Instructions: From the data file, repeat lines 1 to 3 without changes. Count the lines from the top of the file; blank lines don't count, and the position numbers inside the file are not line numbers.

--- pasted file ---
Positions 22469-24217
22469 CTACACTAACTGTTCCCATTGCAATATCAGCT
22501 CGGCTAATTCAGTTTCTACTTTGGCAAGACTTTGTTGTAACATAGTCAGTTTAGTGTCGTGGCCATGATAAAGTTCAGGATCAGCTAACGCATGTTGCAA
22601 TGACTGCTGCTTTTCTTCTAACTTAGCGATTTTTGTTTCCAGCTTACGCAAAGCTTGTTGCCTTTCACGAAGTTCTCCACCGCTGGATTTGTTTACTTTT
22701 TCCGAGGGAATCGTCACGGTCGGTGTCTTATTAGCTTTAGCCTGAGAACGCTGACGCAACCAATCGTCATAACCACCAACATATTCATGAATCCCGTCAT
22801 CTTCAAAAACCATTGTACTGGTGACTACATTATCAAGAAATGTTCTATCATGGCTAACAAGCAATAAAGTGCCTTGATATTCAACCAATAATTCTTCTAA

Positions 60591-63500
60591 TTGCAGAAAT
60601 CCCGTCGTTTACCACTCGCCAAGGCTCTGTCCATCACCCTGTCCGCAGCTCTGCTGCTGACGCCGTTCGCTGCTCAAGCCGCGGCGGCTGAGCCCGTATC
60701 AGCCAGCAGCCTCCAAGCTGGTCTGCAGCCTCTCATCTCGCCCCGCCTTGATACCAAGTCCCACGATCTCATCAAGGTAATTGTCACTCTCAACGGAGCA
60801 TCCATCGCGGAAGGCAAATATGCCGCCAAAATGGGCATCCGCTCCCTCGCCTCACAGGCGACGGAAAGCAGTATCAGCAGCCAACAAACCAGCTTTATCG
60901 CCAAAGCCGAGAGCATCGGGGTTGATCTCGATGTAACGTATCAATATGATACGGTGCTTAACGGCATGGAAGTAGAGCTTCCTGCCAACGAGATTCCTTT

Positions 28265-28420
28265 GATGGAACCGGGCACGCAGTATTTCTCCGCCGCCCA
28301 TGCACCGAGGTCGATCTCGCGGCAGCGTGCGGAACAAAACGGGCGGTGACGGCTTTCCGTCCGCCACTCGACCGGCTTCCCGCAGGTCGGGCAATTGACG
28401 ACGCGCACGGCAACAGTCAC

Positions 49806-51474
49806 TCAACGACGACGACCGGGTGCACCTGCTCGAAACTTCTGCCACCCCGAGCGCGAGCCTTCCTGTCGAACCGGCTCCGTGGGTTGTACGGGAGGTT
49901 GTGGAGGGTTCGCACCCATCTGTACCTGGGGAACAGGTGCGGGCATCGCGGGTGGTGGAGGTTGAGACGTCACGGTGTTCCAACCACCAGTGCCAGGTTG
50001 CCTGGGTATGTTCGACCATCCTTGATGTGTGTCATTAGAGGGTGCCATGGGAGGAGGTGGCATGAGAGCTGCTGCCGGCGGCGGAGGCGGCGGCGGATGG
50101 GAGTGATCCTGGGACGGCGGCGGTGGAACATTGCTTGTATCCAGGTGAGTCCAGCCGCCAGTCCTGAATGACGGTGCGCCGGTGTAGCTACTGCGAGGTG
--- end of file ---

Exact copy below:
Positions 22469-24217
22469 CTACACTAACTGTTCCCATTGCAATATCAGCT
22501 CGGCTAATTCAGTTTCTACTTTGGCAAGACTTTGTTGTAACATAGTCAGTTTAGTGTCGTGGCCATGATAAAGTTCAGGATCAGCTAACGCATGTTGCAA